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Arts and Entertainment

'The Grand Seduction' Is Cute But Doesn't Make It Past Second Base

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When we caught the description to The Grand Seduction, a remake of the 2003 French-Canadian film La Grande Séduction (Seducing Doctor Lewis), we'll admit that wanted to see it for one reason alone: Taylor Kitsch. The actor, who we fondly remember as smoldering bad boy Tim Riggins on Friday Night Lights, co-stars with veteran Irish actor Brendan Gleeson in the little indie film about a dying Newfoundland fishing village in need of a resident doctor.

The movie (like his other current project the HBO movie The Normal Heart) is a little different choice for Kitsch in his post-FNL career, who jumped immediately to big-budget action flicks John Carter and Battleship. While The Grand Seduction is a cute, innocuous and entertaining comedy, we can’t help but compare the town-foolery to 1998’s Waking Ned Devine (in our opinion, a superior film). But what's worse is that our boy Kitsch's character comes off as a pretty dumb dude for a plastic surgeon.

The quaint fishing village of Tickle Head isn't quite what it used to be, as romanticized by lifelong grizzled resident Murray French (Brendan Gleeson in a fine performance). Most of the men are out of work and wait for the monthly welfare checks to piss away at the local pub. Murray is shaken out of this purgatory when his wife moves out of the village for work "in town." He's finally moved to do something—bring her back home and bring jobs back to the harbor. He learns that there’s a chance to woo a plastics recycling company to build their factory at Tickle Head, but one requirement is that the town have its own doctor.

We meet Dr. Paul Lewis (Kitsch) at the airport as he's traveling through security with a huge cricket tournament trophy in tow. His bags are searched by a guard, who happens to be Tickle Head's former mayor. When he finds the doctor's personal stash of cocaine, the security guard makes him an offer—serve penance for a month as the doctor in the harbor village or go to jail. He picks the former, and the townsfolk, led by self-appointed mayor Murray—now have 30 days for "the grand seduction."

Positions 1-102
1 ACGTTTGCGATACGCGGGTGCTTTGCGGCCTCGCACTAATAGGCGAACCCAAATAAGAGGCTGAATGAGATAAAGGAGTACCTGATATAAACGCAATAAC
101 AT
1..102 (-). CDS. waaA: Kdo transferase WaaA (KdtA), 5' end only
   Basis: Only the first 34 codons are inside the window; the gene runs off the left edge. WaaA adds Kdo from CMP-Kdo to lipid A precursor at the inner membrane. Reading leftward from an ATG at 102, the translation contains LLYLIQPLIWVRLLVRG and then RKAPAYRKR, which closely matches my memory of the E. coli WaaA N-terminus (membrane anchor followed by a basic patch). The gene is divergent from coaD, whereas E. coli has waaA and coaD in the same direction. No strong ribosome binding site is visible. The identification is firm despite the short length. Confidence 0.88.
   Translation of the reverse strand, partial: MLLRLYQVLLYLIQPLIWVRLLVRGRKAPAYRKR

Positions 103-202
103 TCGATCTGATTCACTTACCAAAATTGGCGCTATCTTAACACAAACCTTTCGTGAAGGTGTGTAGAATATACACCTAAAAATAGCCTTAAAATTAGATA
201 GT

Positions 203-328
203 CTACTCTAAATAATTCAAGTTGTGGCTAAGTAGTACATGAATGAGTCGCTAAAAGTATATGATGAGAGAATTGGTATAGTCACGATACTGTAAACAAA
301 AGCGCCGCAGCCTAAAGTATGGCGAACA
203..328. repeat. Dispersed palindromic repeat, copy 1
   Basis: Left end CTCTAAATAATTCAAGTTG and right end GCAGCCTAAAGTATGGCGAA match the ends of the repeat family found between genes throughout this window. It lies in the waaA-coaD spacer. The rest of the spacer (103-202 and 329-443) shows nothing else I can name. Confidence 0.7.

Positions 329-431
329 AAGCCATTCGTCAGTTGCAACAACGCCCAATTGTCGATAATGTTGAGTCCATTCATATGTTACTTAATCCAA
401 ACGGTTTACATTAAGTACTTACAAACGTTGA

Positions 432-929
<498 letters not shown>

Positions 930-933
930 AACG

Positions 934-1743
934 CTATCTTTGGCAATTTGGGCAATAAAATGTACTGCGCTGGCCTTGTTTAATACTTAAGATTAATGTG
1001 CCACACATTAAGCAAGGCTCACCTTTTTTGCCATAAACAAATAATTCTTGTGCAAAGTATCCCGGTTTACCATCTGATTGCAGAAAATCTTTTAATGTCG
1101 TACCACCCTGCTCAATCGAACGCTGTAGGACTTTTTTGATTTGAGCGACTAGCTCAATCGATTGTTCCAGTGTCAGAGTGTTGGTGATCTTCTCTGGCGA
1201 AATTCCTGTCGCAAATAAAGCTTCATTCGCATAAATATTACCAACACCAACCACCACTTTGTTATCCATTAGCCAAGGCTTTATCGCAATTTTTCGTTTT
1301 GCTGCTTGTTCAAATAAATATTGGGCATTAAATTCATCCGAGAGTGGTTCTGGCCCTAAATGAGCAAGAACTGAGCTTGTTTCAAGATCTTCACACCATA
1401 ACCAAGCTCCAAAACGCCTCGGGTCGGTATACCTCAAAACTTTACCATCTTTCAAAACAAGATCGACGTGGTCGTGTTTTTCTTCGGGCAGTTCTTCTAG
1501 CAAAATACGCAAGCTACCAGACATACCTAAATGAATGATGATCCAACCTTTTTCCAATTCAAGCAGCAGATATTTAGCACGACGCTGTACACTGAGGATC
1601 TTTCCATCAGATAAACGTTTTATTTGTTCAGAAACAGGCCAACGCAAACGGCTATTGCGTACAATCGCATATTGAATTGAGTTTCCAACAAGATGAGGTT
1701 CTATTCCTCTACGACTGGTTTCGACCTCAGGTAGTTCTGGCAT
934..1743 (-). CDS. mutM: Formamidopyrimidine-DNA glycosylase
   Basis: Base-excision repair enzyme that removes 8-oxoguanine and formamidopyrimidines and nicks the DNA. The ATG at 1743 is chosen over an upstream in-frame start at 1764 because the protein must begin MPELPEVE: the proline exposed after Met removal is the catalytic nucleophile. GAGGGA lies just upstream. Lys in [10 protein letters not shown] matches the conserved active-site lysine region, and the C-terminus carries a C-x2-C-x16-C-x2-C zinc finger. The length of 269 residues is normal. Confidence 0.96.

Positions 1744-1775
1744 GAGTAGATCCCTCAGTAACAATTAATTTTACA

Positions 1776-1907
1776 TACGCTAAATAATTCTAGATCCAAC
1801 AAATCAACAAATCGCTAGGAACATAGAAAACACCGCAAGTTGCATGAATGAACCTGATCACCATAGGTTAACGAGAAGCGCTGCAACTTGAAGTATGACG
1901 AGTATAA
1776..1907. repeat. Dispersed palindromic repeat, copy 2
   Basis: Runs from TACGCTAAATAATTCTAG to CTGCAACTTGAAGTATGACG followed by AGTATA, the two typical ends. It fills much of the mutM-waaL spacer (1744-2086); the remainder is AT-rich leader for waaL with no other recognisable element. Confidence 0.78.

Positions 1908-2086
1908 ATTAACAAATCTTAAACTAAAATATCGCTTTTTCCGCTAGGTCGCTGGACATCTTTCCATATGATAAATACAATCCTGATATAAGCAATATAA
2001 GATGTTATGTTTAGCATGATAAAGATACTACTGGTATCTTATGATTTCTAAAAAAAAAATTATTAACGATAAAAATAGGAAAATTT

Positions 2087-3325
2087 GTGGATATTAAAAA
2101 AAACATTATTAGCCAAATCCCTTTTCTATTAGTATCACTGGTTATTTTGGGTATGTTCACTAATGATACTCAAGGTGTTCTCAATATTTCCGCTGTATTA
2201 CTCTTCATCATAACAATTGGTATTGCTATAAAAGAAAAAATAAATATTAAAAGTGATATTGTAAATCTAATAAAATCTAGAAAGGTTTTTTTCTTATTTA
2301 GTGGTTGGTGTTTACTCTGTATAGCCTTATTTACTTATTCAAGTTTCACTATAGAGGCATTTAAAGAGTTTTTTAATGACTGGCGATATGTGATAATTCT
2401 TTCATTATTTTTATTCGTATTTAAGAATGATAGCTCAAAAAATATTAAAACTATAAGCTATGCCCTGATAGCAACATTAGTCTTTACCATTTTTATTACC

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The script, written by Mike Dowse and Ken Scott, does offer a number of laugh out loud moments, as the entire village woos the good doctor, from feigning a cricket match at his arrival to describing Tickle Head as “cocaine friendly.” Since there’s no cell reception, they tap into the doctor’s landline, and the local women transcribe all his calls, mostly between him and his unseen fiancee—and you can see where that’s headed.

Lewis is falling for the town; he thinks there’s just something peaceful and magical about the place. But seriously, wouldn’t you get just a little suspicious when the town pub’s nightly specials are carrot soup, a sandwich as well as your favorite Indian dish lamb dhansak, especially right after you told your girlfriend how much you missed it? Or why you keep finding $5 pound notes at the same place on the dock? Or how everyone in town just loves cricket (over Canada).

The Grand Seduction is largely just another a romantic comedy, only this time, it’s between a town and the doctor. Things unravel when Murray feels guilty about lying to Lewis—to the point where he makes up a dead son (it's here that the film becomes a little maudlin.) Like any average rom-com, there’s a little-too-neat of a happy ending; so unfortunately, The Grand Seduction doesn’t make it much past second base with us.

The Grand Seduction is now playing at The Landmark in West Los Angeles and the Landmark Sunshine Cinema in New York.

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